Streptococcus gordonii prosthetic joint infection in the setting of vigorous dental flossing.
ABSTRACT: A 65-year-old woman with osteoarthritis, who underwent knee replacement 5 years prior, developed sudden onset knee pain and swelling. She had voluntarily starting a vigorous dental flossing regimen prior to the onset of symptoms. The patient underwent right knee arthrotomy, irrigation and debridement of right total knee arthroplasty and exchange of polyethylene with retention of the prosthesis. Intraoperative cultures grew Streptococcus gordonii. She was treated with 6 weeks of ceftriaxone and was later placed on oral antibiotic suppression.
Project description:Disseminated gonococcal infection (DGI) is seen in about 0.5–3% of patients with Neisseria gonorrhoeae. Patients with DGI present with mucosal involvement, septic arthritis and sometimes bacteremia. We present a case of a 62-year-old female with a history of HIV and rheumatoid arthritis admitted with DGI and septic arthritis of the wrist without mucosal involvement or systemic symptoms. The patient underwent incision and drainage with arthrotomy of the right wrist by hand surgery and received a 2-week course of intravenous ceftriaxone. After surgery and initiation of antibiotic treatment, there was marked improvement of her symptoms and she remains asymptomatic at follow-up.
Project description:A 61-year-old woman with a right total knee arthroplasty presented with 1 week of atraumatic right knee swelling, pain, and fevers 2 weeks following a routine screening colonoscopy. Aspiration was concerning for prosthetic joint infection and she underwent definitive treatment with irrigation and debridement with polyethylene exchange followed by a 6-week course of oral metronidazole. Cultures speciated as Bacteroides fragilis with the presumed source being the colonoscopy causing transient bacteremia and subsequent seeding of the right knee. This case highlights the need for consideration of guidelines regarding prophylactic antibiotics to prevent prosthetic joint infection after endoscopic procedures.
Project description:We present a case of an 82-year-old female with a history of right total knee arthroplasty 11 years prior. She was admitted after a ground-level fall and developed progressive pain and swelling of her right knee. She had no history of complications with her total knee replacement. Radiographs of the knee and hip were negative for acute fracture, dislocation, or hardware malalignment. Knee aspiration was performed and revealed inflammatory exudate, synovial fluid consistent with crystal arthropathy, and no bacterial growth. She was diagnosed with an acute gout flare, and her symptoms significantly improved with steroids and anti-inflammatory treatment. Orthopedic surgeons should be aware of the potential for crystal arthropathy in the setting of total joint arthroplasty and evaluate for crystals before treating a presumed periprosthetic joint infection.
Project description:Streptococcus gordonii and Streptococcus mutans avidly colonize teeth. S. gordonii glucosyltransferase (GtfG) and amylase-binding proteins (AbpA/AbpB), and S. mutans glucosyltransferase (GtfB), affect their respective oral colonization abilities. We investigated their interrelationships and caries association in a rat model of human caries, examining the sequence of colonization and non- vs. high-sucrose diets, the latter being associated with aggressive decay in humans and rats. Virulence-characterized wild-types of both species and well-defined mutants of S. gordonii with interrupted abpA and gtfG genes were studied. While both S. gordonii and S. mutans were abundant colonizers of rat's teeth in the presence of either diet, if inoculated singly, S. mutans always out-competed S. gordonii on the teeth, independent of diet, strain of S. mutans, simultaneous or sequential inoculation, or presence/absence of mutations of S. gordonii's abpA and gtfG genes known to negatively or positively affect its colonization and to interact in vitro with S. mutans GtfB. S. mutans out-competed S. gordonii in in vivo plaque biofilm. Caries induction reflected S. mutans or S. gordonii colonization abundance: the former highly cariogenic, the latter not. S. gordonii does not appear to be a good candidate for replacement therapy. These results are consistent with human data.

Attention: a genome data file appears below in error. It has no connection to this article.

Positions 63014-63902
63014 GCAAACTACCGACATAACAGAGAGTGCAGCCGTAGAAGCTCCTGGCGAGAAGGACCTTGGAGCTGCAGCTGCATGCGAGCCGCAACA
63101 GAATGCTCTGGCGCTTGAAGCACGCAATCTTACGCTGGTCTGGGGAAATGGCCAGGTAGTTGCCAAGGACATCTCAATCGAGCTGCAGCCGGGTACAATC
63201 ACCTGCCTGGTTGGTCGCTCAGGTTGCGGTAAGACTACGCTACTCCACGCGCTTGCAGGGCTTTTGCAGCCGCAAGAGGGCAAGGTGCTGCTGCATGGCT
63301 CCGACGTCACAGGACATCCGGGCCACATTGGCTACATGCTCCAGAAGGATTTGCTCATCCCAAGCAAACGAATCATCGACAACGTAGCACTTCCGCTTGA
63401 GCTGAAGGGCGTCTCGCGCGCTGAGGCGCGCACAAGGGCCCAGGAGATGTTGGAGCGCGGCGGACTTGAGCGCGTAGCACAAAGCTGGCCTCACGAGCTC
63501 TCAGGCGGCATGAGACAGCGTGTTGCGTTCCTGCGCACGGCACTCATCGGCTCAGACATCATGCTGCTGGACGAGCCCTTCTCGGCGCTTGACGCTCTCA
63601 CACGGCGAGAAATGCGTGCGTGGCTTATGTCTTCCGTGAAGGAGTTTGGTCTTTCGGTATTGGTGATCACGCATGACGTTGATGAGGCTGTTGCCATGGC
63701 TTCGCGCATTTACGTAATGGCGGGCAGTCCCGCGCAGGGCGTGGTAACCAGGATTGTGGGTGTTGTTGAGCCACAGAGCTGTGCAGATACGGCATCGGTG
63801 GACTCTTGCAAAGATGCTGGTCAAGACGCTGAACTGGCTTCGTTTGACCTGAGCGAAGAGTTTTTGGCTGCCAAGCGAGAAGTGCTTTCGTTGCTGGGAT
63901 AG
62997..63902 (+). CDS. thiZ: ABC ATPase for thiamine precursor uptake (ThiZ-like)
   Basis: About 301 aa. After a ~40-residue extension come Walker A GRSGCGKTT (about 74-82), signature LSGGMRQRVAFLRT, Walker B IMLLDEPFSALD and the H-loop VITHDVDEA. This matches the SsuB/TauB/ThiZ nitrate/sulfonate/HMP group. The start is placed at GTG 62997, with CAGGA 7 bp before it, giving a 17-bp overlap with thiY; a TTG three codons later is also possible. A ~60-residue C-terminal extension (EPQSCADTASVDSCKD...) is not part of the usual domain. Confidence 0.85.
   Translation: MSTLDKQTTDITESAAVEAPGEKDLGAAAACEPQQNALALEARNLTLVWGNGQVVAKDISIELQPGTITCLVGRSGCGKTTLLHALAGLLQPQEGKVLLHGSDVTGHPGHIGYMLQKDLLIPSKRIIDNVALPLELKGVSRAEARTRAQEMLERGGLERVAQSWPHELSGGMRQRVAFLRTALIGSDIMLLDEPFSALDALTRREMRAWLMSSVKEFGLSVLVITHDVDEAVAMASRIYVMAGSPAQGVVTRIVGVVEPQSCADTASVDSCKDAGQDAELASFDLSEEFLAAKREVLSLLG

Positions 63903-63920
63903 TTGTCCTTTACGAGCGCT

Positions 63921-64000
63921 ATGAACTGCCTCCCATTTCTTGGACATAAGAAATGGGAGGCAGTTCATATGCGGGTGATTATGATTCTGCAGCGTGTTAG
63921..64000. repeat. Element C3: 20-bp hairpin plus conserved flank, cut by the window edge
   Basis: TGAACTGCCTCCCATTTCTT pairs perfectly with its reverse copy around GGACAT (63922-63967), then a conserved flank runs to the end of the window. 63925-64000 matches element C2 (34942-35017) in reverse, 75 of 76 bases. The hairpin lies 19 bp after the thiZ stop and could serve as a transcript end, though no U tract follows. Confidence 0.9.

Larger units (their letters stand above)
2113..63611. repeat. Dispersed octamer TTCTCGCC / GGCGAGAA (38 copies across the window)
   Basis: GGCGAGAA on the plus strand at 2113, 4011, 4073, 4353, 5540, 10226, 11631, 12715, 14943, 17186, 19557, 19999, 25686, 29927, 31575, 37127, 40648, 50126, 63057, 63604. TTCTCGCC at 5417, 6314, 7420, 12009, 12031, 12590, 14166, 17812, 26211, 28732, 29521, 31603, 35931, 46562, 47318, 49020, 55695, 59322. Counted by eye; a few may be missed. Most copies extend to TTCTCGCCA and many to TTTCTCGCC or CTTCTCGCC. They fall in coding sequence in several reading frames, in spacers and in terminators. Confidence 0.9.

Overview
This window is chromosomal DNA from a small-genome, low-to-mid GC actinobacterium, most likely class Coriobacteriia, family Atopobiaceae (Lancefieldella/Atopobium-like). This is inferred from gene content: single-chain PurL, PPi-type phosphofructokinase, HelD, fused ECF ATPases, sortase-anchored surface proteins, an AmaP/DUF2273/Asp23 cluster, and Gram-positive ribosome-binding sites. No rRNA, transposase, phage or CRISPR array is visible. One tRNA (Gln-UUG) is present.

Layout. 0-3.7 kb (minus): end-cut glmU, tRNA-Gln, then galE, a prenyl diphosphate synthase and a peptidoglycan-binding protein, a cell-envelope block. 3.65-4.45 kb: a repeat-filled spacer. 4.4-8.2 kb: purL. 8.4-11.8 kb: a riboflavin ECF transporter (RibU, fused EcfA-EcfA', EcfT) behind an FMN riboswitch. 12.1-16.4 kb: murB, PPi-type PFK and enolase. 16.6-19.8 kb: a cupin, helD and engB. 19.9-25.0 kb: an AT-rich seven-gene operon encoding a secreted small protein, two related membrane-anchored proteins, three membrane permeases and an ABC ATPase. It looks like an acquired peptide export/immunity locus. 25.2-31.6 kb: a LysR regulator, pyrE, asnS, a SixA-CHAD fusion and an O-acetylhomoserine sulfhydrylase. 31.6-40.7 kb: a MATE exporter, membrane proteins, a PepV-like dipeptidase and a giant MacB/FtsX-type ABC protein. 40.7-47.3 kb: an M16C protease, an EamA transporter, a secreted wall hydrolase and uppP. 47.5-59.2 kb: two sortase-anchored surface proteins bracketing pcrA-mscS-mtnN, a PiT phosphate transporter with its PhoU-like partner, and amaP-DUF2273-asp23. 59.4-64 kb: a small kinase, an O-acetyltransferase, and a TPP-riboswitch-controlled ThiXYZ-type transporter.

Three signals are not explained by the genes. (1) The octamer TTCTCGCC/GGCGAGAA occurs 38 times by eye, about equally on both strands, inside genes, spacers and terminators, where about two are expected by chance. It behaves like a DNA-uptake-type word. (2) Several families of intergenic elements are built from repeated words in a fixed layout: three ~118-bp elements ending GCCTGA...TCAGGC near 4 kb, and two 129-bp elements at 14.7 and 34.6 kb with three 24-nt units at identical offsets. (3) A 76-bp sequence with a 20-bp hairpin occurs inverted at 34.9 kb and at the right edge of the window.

Project description:An 82-year-old woman with a history of LD stage SCLC of her left upper lobe nine years earlier, had been treated with five cycles chemotherapy cyclophosphamide, doxorubicin and etoposide (CDE)) resulting in a complete response. She received prophylactic cranial irradiation. Now she presented with a palpable mass in the right supra-clavicular fossa. Her further medical history revealed coronary vascular disease, for which she underwent PTCA; mild aortic valve stenosis and a pacemaker to treat a third degree AV block. She has NYHA class II. She had a history of cigarette smoking but she stopped when SCLC was diagnosed nine years ago. She had no dyspnea Overall design: Laboratory investigations were as follows: normal blood cell counts, renal and liver function. An ultrasound of the neck revealed a mass in the right supraclavicular fossa extending behind the subclavicular vasculature into the mediastinum. A computed tomography of the thorax showed an intrapulmonary leasion in the right upper lobe with extended lymph node masses until the supraclavicular fossa. A FDG-PET combined with computed tomography revealed high uptake of FDG in the rightsided hilar mass with extension into the right upper lobe laterally and into the supraclavicular fossa. A biopsy was taken and revealed SCLC, staged as T2N3M1. M1 was based on a small mass adjacent to the right adrenal. The patient was treated with carboplatin-etoposide, resulting in a partial response. Shortly after finishing chemotherapy multiple brain metastases became symptomatic for which she refused further therapy. To answer the question is this a late relapse or a new primary, tissue was analysed with array CGH and compared to the array CGH profile of tissue from the tumour diagnosed nine years earlier
Project description:An 88-year-old woman with a prior history of aortic stenosis and history of valvuloplasty presented with worsening symptoms of heart failure and dizziness. She underwent successful transcatheter aortic valve replacement (TAVR) without complications. Follow-up echocardiograms revealed a small fistula connecting aorta to the right ventricle. The patient was initially asymptomatic but 3 months later developed overload of the right ventricle and heart failure and chose to continue medical therapy. She died of progressive heart failure at 9 months from onset of fistula. Aorto-right ventricular fistula is a rare complication of TAVR with only four cases reported in literature thus far.